A Johns Hopkins study has provided the most
comprehensive description to date of people most likely to
develop a relatively rare heart condition called
arrhythmogenic right ventricular dysplasia, or ARVD, known
to be among the top causes of sudden cardiac death among
In their study, published in the journal
Circulation online Dec. 12, the scientists analyzed
characteristics of 100 ARVD patients, including 69 while
still alive and 31 diagnosed postmortem. The subjects
included men and women of many ethnic backgrounds, with a
median age of 31.
The subjects were part of Johns Hopkins' registry of
U.S. patients with the condition, which appears on MRI
scans as either a protruding or pouchlike bulge from the
right side of the heart or a dilated, poorly functioning
As noted in numerous memorials to athletes posted to
the Internet, ARVD is composed of a range of symptoms,
including irregular heartbeat and the presence of excess
amounts of fatty tissue in the heart's right ventricle, the
lesser known of the heart's two main pumping chambers and
the one that pumps blood to the lungs. As a result, the
abnormal and often weakened and scarred right ventricle
dramatically increases the risk of harmful ventricular
arrhythmias and possible sudden cardiac death.
Estimates from researchers and the Heart Rhythm
Society suggest that ARVD accounts for up to 5 percent of
the 300,000 deaths each year in the United States from
sudden cardiac death. A family history of sudden cardiac
death at a young age is considered a major risk factor for
the disorder. Athletes are also at particular risk, but the
precise biological reasons for this remain unknown.
According to senior study investigator and cardiac
electrophysiologist Hugh Calkins, "Physicians need to know
that this is a serious disease, and they should be on the
lookout for its early signs and symptoms because it is an
important cause of sudden cardiac death in apparently
healthy young individuals."
Preventive treatment with an implantable defibrillator
appears to eliminate the risk of sudden death, Calkins
Calkins, a professor of
at the School of Medicine and its
Heart Institute, noted that the disease frequently
strikes people who are relatively young and that symptoms
may appear up to 15 years before diagnosis. Initial
symptoms include palpitations, dizziness and fainting.
Researchers found that symptoms usually appear after
puberty and before age 50. Eight of the 31 patients who
died before diagnosis had shown signs of the disease when
alive, including five who had passed out, suggesting they
could have been treated and saved, the researchers said.
Study lead author Darshan Dalal, a cardiology research
fellow at Johns Hopkins, said, "Our results are a sobering
reminder that if a young person faints, especially in
association with exercise, their physicians should evaluate
them carefully for cardiac diseases, including ARVD."
Diagnosis of ARVD is based on a four-point scale, and
up to 10 cardiac tests are required to confirm a diagnosis.
Electrocardiograms and echocardiograms are performed to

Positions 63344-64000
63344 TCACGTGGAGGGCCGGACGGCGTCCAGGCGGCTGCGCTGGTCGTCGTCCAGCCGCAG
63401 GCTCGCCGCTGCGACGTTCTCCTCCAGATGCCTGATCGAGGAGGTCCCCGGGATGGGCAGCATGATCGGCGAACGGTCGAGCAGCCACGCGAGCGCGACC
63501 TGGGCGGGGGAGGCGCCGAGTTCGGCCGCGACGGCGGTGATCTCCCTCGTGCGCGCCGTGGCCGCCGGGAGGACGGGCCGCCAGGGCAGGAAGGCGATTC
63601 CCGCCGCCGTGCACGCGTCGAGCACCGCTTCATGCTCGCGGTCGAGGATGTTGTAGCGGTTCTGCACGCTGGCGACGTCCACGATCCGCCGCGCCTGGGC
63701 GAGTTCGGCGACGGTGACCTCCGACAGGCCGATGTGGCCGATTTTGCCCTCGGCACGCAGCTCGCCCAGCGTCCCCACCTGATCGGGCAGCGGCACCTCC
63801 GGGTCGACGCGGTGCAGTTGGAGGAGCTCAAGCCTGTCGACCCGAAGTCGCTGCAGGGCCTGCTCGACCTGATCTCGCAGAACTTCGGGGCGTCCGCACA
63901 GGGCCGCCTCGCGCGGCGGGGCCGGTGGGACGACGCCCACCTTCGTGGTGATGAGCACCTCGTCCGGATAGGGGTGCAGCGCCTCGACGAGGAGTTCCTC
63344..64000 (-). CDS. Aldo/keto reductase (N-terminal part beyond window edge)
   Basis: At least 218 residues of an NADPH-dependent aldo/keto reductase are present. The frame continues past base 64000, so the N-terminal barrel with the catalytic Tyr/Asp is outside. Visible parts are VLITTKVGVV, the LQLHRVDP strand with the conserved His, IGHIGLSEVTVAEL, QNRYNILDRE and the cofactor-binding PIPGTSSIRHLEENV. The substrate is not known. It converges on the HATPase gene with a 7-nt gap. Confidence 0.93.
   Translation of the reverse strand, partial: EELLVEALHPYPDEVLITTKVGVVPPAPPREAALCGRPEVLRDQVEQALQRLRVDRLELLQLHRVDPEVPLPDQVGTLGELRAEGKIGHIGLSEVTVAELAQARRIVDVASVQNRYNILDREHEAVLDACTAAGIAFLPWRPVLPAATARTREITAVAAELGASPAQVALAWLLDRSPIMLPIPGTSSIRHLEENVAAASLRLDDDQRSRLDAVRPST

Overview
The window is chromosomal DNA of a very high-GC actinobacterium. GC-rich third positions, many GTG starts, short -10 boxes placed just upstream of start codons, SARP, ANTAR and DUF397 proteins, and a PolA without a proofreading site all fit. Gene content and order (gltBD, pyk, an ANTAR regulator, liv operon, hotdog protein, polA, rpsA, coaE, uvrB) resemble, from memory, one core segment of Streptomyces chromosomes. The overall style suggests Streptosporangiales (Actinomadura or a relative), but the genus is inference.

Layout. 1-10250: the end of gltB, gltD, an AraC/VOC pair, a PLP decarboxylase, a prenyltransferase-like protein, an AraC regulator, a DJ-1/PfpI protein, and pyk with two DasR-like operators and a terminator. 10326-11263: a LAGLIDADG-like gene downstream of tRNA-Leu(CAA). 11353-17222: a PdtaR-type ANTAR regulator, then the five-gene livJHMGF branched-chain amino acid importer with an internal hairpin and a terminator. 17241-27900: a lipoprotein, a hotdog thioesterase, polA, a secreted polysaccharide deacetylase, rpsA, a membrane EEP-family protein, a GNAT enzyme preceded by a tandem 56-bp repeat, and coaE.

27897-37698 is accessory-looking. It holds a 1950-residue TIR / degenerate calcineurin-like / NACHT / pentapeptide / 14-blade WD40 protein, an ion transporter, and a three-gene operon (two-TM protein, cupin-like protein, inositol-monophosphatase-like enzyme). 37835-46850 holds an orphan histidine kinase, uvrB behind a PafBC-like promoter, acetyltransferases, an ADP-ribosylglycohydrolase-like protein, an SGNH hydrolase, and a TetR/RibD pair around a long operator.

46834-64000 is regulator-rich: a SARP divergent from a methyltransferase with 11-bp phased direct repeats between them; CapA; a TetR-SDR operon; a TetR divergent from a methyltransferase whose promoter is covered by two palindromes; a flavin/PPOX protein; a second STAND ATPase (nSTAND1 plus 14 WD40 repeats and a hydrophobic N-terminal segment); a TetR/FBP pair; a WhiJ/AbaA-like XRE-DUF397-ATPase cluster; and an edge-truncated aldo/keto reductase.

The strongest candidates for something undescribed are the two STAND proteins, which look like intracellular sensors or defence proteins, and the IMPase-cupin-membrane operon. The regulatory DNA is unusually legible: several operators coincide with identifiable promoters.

verify the origins of arrhythmia, and MRI tests, backed up
by tissue biopsy, are done to confirm the buildup of fat
and fibrous tissue in the right ventricle.
According to Calkins, who founded Johns Hopkins'
ARVD registry in 1998
and is also director of Johns Hopkins' arrhythmia programs,
these confirmatory tests are important because the illness
is often misdiagnosed if physicians rely on a single
diagnostic test, such as MRI.
His earlier research, in 2004, showed that more than
half of patients are misdiagnosed, with physicians
correctly diagnosing only 27 percent of true cases of
In the new study, of the 47 patients who were
diagnosed early and implanted with defibrillators that
shock the heart to correct irregular rhythms, only one died
of cardiac arrest, defined as when the heart suddenly stops
functioning from a runaway heartbeat. Twenty-nine of the
patients' defibrillators "fired" within two years. This
was, Dalal said, "the good news that most patients do quite
well if protected by a defibrillator."
Of 22 patients without defibrillators and maintained
on drug therapy alone, two died of cardiac arrest, in
addition to the 31 who died before diagnosis.
While the exact cause of ARVD remains unknown, the
scientists believe it to be an inherited syndrome and that
improved awareness and better diagnosis are steps toward
their goal of developing a screening test for those at
Funding for this study was provided by the Bogle
Foundation, Campanella family, Wilmerding Endowments,
National Institutes of Health and Donald W. Reynolds
Foundation. Calkins receives research support from device
manufacturers Guidant, Medtronic and St. Jude. The terms of
these arrangements are being managed by the university in
accordance with its conflict-of-interest policies.
Besides Calkins and Dalal, researchers involved in
this study, conducted solely at Johns Hopkins, were Khurram
Nasir, Chandra Bomma, Kalpana Prakasa, Harikrishna Tandri,
Jonathan Piccini, Ariel Roguin, Crystal Tichnell, Cynthia
James, Stuart Russell, Daniel Judge, Theodore Abraham,
Philip Spevak and David Bluemke.